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An interesting and overall rewarding releaseOct. 24 2011
- Published on Amazon.com
Format: Audio CD
Manfred Gurlitt (1890-1972) is probably best known as the guy who composed the opera Wozzeck to be overshadowed by Berg's opera shortly afterwards and an opera Die Soldaten to be overshadowed by Zimmermann's opera of the same name (and to complete the cycle of misfortune his opera Nana is generally considered to be overshadowed by Lulu). Both operas are, however, available (Nana isn't as far as I know) and I can strongly recommend Gurlitt's Wozzeck - a remarkable, effective and memorable opera by any standards, and who knows how it would have fared were it not for Berg's timeless masterpiece. Gurlitt's Wozzeck, despite its forward-looking and original elements, is firmly rooted in a late romantic language, however. His Goya symphony is far more modern-sounding (though I guess still essentially romantic and definitely tonal) and struck me on a purely phenomenological level to be more of a musical response to the paintings of Kokoschka or Max Beckmann than to the paintings of Goya.
Be that as it may, the Goya symphony (1938-39) is a big, four-movement work cast in an idiom not too far removed from an imagined mix between Mahler, Franz Schmidt and Hindemith. The gestures are bold and the music dramatic, but not overly lavish or romantic. The opening Allegro deciso ("La pradera de San Isidro") is confident and muscular and rhythmically craggy, big, dark and somewhat brooding, and ambiguously atmospheric. The second movement ("Popular Masquerade") is playful, but with plenty of sugar and slightly stale cream (intentionally so, it seems). The Largo ("Execution of the Rebels") is grim and acerbic and more dissonant than the previous movements, culminating (rather obviously) in a firing volley followed by three anvil blows. The final, substantial Theme and Variations is variegated and inventive, moving from the buoyant to the poetic to the angry and even raucous. It culminates in a disconcertingly bleak Maestoso followed by a faint, glimmering coda. Overall, this is indeed a substantial and rewarding work, though it is grittier and, ultimately, not quite on the level of his Wozzeck - though it deserves to be heard by fans of twentieth century music.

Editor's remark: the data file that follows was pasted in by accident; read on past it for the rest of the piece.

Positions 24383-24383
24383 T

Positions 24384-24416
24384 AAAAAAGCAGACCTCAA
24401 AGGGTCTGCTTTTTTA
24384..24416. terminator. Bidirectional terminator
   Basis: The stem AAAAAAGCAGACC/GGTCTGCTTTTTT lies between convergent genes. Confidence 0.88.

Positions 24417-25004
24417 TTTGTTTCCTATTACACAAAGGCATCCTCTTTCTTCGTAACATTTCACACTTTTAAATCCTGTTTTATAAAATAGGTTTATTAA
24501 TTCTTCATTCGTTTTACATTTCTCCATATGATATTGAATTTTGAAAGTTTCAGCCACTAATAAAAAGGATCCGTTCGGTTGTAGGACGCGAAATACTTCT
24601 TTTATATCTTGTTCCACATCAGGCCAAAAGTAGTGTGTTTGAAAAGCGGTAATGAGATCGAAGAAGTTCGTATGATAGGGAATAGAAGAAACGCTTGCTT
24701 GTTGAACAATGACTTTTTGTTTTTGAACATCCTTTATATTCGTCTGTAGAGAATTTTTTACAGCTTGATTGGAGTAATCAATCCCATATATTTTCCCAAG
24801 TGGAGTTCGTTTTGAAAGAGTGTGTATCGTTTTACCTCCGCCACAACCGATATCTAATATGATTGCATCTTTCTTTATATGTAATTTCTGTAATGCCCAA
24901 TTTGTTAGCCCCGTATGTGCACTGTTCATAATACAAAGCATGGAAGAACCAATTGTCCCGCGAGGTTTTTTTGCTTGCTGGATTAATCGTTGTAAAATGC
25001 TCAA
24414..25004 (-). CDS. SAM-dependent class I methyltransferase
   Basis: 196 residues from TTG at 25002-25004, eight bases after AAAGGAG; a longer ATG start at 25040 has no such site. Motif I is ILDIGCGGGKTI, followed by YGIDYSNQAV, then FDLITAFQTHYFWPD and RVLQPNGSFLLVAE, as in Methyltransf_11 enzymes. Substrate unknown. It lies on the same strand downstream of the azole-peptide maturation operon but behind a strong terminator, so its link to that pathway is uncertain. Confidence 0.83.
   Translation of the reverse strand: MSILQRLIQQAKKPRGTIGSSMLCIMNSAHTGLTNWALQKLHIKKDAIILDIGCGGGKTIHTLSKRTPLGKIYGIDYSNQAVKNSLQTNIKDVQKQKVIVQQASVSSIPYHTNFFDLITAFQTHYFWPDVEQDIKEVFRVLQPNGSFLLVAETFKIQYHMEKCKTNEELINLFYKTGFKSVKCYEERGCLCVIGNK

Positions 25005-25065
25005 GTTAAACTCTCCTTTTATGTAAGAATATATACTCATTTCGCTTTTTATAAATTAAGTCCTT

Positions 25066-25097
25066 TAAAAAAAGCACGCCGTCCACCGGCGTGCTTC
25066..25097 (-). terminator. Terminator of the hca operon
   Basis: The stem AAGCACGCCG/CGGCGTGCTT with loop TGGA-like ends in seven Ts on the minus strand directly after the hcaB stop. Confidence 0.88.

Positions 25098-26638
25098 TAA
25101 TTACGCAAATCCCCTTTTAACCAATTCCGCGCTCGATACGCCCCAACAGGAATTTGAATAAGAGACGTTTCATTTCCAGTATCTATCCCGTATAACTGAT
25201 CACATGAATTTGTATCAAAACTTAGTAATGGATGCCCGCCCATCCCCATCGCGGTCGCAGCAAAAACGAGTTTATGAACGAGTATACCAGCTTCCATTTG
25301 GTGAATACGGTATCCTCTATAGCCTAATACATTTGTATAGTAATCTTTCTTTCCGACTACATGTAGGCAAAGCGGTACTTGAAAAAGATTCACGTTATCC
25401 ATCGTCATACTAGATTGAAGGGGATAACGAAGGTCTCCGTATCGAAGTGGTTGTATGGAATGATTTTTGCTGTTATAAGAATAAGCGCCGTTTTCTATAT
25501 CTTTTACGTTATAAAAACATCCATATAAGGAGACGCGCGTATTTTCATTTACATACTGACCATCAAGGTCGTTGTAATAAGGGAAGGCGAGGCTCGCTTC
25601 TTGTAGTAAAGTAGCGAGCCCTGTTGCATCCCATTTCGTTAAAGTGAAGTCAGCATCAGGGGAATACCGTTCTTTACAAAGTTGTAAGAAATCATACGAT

The four Dramatic Songs date from 1952. The style is again based in late romanticism, but the songs are deliberately less lush and perfumed than many late romantic orchestral songs. The mood is generally dark and bleak and the tonal language rather modern (but accessible), and despite the redemptive ending of the final song the experience is generally gloomy and darkly dramatic. The performances by the Rundfunk-Sinfonieorchester Berlin under Antony Beaumont (plenty of drama, urgency, and color) are very good and Christiane Oelze is unsurprisingly a very effective soloist in the songs. While I do not want to claim that this disc will in any way change music history it is a rewarding one, and it is very much recommended to listeners with a sense of adventure (though be sure to check out Wozzeck first).